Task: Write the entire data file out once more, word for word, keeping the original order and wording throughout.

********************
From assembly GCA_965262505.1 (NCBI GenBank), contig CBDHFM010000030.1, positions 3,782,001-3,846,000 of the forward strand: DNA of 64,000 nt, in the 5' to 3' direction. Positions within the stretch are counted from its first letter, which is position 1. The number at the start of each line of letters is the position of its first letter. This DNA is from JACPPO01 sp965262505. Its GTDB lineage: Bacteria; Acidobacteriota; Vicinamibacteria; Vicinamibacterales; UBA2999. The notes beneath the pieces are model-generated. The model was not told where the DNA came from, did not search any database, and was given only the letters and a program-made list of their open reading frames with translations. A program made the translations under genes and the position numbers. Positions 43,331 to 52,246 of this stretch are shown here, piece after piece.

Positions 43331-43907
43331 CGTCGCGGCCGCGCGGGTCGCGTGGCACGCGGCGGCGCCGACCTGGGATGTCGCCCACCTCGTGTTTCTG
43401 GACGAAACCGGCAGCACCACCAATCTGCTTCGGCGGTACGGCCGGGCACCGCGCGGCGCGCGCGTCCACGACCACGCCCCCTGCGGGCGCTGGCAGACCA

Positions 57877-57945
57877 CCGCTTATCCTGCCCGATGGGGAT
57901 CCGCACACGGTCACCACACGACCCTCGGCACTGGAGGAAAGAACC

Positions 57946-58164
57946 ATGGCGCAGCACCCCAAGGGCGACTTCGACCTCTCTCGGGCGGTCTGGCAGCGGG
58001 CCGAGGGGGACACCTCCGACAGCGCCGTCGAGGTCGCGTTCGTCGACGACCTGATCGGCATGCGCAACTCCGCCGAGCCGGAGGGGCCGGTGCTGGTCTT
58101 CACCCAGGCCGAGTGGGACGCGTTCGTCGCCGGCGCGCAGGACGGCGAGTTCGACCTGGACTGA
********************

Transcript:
From assembly GCA_965262505.1 (NCBI GenBank), contig CBDHFM010000030.1, positions 3,782,001-3,846,000 of the forward strand: DNA of 64,000 nt, in the 5' to 3' direction. Positions within the stretch are counted from its first letter, which is position 1. The number at the start of each line of letters is the position of its first letter. This DNA is from JACPPO01 sp965262505. Its GTDB lineage: Bacteria; Acidobacteriota; Vicinamibacteria; Vicinamibacterales; UBA2999. The notes beneath the pieces are model-generated. The model was not told where the DNA came from, did not search any database, and was given only the letters and a program-made list of their open reading frames with translations. A program made the translations under genes and the position numbers. Positions 43,331 to 52,246 of this stretch are shown here, piece after piece.

Positions 43331-43907
43331 CGTCGCGGCCGCGCGGGTCGCGTGGCACGCGGCGGCGCCGACCTGGGATGTCGCCCACCTCGTGTTTCTG
43401 GACGAAACCGGCAGCACCACCAATCTGCTTCGGCGGTACGGCCGGGCACCGCGCGGCGCGCGCGTCCACGACCACGCCCCCTGCGGGCGCTGGCAGACCA

Positions 57877-57945
57877 CCGCTTATCCTGCCCGATGGGGAT
57901 CCGCACACGGTCACCACACGACCCTCGGCACTGGAGGAAAGAACC

Positions 57946-58164
57946 ATGGCGCAGCACCCCAAGGGCGACTTCGACCTCTCTCGGGCGGTCTGGCAGCGGG
58001 CCGAGGGGGACACCTCCGACAGCGCCGTCGAGGTCGCGTTCGTCGACGACCTGATCGGCATGCGCAACTCCGCCGAGCCGGAGGGGCCGGTGCTGGTCTT
58101 CACCCAGGCCGAGTGGGACGCGTTCGTCGCCGGCGCGCAGGACGGCGAGTTCGACCTGGACTGA